Will this be the change that we really can believe in?
Socialism remains the failed experiment and the moribund condition of financial position of the U.K. remains the conclusive evidence that Socialism cannot hope to change society in a positive way.
For those of us from afar who remember the Margaret Thatcher government, we know that the U.K. can meet a crisis head on and turn it around. What we also know is that turning around the crisis causes a lot of pain. Margaret Thatcher was able to bring the U.K. out of the period of stagflation by being hard-headed and little bit bloody-minded. She fought against Argentina over the Falkland Islands and had a temporary win. At this point in time, there is another war brewing over the Falkland Islands, and now we know that what is at stake is an oil reserve. Argentina wants the profits from the oil discovery.
Last week the U.K. went to the polls, and after what was a tense time, the result ended up in a hung parliament with the British Labour Party losing more than 90 seats, the Liberal-Democrats losing 5 seats, and assorted smaller parties either gaining seats or remaining the same, whilst the Conservative Party, known as the Tories, won more then 90 seats, but did not win enough seats to avoid the hung parliament and to govern in their own right. This in turn led the Liberal-Democrats under Nick Clegg to negotiate with both the Conservatives and the Labour Party regarding forming a Coalition or at least allow the party with the largest number of seats to form a minority government. Since the declaration of the polls it has been a very tense time as the negotiations proceeded. At long last there has been a resolution and the U.K. has a new Prime Minister – David Cameron. The U.K. also has its first coalition since the end of the second world war – The Conservative-Liberal-Democrats have managed to make a deal to form what they hope will be a stable government.
The new coalition government in the UK faces many challenges in the near future. They must work together to turn around the budget deficit and yet at the same time they both need to work to protect the most vulnerable in British society – the elderly and the disabled.
In the future there will be a referendum on the vexing issue of the voting system. One of the platforms of the Liberal-Democrats is the move towards proportional representation. Another platform is a four year fixed-term parliament term, which would end the idea of going to the polls early (having seen how this works in Australia – there are several Australian states that have fixed terms, I have misgivings on the issue, especially when the government turns out to be corrupt).
Another area where both groups will work together relates to reforms within the school system. The U.K. school system has been moribund for a very long period of time. It needs a good overhaul but I doubt that this will be achieved during the life of this particular coalition.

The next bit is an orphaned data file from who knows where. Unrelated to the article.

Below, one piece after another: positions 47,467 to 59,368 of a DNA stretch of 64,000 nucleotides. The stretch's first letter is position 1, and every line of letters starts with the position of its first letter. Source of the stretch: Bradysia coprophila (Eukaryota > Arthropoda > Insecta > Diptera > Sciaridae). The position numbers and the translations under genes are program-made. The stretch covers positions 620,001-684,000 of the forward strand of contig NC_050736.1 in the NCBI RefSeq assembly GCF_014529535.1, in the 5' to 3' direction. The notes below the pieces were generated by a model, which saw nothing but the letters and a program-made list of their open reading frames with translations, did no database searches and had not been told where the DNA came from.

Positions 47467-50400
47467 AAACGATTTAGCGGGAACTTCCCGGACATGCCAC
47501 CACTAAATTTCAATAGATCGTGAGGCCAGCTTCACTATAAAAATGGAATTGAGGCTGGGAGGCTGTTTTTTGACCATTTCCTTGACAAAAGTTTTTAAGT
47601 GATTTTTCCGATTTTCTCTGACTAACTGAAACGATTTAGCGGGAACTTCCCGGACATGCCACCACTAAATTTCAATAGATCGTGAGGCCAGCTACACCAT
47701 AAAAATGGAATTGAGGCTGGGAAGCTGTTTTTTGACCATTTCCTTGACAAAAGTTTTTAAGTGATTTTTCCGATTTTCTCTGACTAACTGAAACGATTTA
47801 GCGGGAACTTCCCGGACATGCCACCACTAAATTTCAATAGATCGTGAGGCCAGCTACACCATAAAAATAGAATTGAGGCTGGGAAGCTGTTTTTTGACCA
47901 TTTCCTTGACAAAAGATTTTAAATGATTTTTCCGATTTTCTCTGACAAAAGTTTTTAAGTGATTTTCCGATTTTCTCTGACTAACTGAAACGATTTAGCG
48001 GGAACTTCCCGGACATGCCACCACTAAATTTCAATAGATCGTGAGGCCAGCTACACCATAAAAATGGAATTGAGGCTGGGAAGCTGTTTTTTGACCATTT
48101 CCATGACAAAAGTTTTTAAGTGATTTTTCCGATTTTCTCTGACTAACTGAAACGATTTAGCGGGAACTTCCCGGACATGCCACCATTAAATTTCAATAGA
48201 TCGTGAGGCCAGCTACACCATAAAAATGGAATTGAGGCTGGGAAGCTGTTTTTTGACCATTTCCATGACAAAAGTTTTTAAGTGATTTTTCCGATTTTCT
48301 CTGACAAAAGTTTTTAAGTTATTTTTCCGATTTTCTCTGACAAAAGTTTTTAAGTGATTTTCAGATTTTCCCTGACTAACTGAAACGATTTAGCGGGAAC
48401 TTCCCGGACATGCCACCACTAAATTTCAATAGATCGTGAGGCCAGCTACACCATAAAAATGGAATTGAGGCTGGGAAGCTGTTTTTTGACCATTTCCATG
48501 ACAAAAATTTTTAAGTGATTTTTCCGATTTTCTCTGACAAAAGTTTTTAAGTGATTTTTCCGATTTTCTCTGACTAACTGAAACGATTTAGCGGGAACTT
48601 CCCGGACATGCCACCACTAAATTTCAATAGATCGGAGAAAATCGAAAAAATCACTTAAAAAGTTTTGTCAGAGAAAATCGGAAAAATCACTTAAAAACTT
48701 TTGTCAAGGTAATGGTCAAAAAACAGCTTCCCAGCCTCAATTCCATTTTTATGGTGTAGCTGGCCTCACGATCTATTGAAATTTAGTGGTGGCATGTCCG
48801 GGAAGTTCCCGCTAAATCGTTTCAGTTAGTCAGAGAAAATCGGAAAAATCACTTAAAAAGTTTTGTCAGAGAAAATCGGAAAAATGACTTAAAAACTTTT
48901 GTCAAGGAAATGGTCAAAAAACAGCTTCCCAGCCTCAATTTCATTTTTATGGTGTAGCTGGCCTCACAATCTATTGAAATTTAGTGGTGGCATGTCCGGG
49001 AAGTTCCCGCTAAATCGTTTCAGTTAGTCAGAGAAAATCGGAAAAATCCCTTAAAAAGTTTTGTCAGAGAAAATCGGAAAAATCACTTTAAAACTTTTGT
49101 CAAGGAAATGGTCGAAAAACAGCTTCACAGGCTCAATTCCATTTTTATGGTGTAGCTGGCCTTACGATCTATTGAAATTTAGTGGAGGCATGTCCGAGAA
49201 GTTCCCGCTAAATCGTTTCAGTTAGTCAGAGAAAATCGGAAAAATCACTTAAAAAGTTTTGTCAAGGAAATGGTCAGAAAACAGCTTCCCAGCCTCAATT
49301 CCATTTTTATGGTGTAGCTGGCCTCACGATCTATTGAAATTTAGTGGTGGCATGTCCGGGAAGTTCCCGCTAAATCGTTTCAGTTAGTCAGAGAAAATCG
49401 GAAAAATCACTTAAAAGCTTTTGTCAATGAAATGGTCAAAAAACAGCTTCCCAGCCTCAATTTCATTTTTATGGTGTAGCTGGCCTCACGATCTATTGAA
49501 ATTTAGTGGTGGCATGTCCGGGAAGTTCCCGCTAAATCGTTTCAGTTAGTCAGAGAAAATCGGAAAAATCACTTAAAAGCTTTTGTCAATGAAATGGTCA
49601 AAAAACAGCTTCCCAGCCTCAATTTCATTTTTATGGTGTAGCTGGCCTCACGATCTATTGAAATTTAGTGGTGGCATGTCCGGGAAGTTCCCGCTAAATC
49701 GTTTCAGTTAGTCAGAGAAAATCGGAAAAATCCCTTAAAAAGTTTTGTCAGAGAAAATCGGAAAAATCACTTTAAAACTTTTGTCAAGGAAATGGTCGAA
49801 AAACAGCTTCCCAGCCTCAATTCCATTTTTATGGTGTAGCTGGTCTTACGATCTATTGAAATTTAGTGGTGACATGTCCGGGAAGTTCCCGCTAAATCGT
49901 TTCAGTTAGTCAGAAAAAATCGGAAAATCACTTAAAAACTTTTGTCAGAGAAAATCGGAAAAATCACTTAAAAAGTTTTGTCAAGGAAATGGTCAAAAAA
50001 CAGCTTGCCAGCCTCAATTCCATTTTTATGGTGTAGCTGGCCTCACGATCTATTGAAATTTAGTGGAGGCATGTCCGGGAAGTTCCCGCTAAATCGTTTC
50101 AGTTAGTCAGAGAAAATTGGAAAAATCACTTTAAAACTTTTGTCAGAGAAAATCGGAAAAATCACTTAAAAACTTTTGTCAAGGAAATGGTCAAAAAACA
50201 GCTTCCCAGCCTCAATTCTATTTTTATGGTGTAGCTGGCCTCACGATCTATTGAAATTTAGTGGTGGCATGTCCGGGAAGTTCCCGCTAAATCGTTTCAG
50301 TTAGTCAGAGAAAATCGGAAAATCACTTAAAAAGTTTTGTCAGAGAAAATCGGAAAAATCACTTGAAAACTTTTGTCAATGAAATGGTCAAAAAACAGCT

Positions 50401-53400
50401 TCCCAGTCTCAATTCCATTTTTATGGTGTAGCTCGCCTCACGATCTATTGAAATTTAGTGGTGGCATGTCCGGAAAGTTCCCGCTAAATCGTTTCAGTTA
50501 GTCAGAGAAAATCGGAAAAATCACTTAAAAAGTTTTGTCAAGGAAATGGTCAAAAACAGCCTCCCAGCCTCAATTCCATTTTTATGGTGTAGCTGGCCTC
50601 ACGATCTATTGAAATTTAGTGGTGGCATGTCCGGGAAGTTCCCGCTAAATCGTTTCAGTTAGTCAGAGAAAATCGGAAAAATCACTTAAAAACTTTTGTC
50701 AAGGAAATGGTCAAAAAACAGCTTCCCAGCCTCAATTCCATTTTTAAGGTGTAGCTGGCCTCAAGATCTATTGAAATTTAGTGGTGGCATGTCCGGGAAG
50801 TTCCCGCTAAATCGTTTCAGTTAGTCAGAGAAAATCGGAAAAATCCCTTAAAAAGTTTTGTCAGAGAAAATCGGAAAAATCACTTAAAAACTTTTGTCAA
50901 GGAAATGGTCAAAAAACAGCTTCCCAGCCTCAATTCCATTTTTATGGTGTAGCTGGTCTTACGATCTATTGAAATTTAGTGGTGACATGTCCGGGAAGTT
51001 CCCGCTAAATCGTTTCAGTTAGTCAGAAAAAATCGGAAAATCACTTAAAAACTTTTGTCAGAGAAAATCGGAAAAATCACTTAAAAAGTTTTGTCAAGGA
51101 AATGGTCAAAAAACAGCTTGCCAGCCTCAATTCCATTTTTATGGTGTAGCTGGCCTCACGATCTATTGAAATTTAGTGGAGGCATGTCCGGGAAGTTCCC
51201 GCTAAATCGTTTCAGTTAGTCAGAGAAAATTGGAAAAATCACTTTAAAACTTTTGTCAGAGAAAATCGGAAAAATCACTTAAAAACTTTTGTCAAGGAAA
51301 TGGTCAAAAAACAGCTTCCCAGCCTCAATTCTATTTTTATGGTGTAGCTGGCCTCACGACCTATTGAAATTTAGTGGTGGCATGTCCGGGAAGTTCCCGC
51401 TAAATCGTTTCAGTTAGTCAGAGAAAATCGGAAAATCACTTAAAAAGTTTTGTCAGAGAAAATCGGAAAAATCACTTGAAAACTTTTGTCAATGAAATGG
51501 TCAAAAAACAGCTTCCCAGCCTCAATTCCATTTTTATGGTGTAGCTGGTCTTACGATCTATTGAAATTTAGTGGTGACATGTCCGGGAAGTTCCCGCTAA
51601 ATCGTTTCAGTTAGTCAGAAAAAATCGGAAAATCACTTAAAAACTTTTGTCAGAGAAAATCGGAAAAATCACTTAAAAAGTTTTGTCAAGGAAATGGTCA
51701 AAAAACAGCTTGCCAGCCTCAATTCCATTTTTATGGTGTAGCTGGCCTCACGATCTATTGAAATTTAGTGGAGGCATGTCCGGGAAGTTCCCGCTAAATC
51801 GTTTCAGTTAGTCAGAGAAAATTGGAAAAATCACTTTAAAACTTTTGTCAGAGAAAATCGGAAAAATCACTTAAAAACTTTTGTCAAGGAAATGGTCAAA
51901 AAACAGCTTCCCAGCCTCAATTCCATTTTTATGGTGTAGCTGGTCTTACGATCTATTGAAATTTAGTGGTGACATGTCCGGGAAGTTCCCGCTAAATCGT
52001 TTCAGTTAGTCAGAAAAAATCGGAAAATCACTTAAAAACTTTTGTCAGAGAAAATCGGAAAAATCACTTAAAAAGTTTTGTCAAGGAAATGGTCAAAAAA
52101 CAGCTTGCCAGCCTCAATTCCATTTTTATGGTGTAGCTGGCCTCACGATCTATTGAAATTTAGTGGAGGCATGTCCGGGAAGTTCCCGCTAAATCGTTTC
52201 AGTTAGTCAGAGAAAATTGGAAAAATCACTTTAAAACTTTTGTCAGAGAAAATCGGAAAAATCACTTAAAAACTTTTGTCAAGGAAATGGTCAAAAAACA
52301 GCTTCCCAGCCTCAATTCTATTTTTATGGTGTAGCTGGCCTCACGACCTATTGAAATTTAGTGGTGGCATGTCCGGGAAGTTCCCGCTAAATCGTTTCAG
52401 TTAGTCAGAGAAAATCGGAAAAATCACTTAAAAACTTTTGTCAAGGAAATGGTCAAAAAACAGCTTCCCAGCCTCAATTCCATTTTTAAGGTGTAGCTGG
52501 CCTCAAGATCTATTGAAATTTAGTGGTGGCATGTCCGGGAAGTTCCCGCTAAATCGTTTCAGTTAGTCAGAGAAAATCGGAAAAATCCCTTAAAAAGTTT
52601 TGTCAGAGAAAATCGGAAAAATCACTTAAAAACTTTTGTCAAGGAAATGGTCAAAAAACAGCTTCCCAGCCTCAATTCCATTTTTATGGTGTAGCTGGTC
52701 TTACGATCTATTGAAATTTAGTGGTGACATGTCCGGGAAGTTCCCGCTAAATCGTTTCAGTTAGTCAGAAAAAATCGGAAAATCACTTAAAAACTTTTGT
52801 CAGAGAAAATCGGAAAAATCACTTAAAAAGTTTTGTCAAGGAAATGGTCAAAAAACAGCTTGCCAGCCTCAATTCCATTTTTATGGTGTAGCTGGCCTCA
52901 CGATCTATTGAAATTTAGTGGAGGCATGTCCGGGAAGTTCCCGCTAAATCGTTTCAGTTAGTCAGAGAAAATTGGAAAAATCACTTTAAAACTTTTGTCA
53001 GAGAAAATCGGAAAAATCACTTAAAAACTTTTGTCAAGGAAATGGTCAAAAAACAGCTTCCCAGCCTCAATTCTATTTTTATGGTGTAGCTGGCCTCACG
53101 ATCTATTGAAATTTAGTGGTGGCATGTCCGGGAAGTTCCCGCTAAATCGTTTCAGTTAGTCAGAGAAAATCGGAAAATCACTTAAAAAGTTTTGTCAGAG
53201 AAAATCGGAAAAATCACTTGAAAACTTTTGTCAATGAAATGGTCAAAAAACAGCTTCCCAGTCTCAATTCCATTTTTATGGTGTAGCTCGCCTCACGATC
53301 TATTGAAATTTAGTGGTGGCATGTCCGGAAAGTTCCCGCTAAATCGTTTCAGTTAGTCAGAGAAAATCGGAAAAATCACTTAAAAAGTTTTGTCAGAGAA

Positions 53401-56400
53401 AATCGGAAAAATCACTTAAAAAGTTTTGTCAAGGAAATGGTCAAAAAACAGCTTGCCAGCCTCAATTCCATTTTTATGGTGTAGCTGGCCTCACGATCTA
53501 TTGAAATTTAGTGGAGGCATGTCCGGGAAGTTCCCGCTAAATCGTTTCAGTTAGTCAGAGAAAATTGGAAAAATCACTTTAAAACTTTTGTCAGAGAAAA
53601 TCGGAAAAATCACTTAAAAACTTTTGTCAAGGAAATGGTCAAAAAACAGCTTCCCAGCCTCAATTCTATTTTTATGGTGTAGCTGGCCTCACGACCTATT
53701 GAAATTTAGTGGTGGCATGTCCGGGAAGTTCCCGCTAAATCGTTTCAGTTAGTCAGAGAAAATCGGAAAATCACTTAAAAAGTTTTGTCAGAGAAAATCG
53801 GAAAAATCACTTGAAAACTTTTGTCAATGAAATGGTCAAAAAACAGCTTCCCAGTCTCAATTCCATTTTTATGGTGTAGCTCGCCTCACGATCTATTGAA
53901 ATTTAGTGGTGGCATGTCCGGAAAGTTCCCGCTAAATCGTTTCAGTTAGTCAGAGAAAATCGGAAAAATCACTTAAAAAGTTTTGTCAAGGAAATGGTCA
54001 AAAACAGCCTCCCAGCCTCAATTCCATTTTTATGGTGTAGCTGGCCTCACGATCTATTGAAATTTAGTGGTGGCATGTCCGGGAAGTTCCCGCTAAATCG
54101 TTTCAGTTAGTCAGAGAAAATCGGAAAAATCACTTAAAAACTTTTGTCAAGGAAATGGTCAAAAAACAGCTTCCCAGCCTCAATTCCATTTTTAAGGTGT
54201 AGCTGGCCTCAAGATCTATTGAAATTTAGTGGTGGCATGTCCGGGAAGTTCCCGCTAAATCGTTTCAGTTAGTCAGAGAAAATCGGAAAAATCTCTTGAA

Of the other differences between the two parties, I hope that they will be able to put their differences aside in order to contribute to having a stable government that will work towards dismantling the worst of the welfare state. I doubt that there will be an end to PC in the U.K. because PC attitudes are simply too entrenched. On the other hand, I do hope that both parties will seek to tone it down a few notches, especially in bringing to an end creeping sharia – does Nick Clegg have the stomach to end that creeping sharia? I do not know.
I hope that I will be found to be correct that this change will lead to some very positive results. It would not have been possible for a Labour-Liberal-Democrat to be formed. For starters the members of the British Labour Party have become either too corrupt or they tended to be ego-maniacs in their belief that only they can rule in Great Britain, even as they had continued to do great harm to the U.K. economy with their welfare state policies.
My hope is that what will be restored is the work ethic, rather than a welfare state mentality. This will be hard to achieve because the welfare-state mentality is so deeply entrenched. Yet, there are plenty of areas where a new government can begin to make cuts e.g. not allowing the entitlement attitude of some members of the community to continue unabated. As hard as it might be, I see no reason for some benefits to be means tested, and in fact even with something like housing, I see no reason why there should not be some form of means-testing, or at least changes that will mean an end to a certain sector will not be able to collect benefits whilst having 4 wives and lots of children.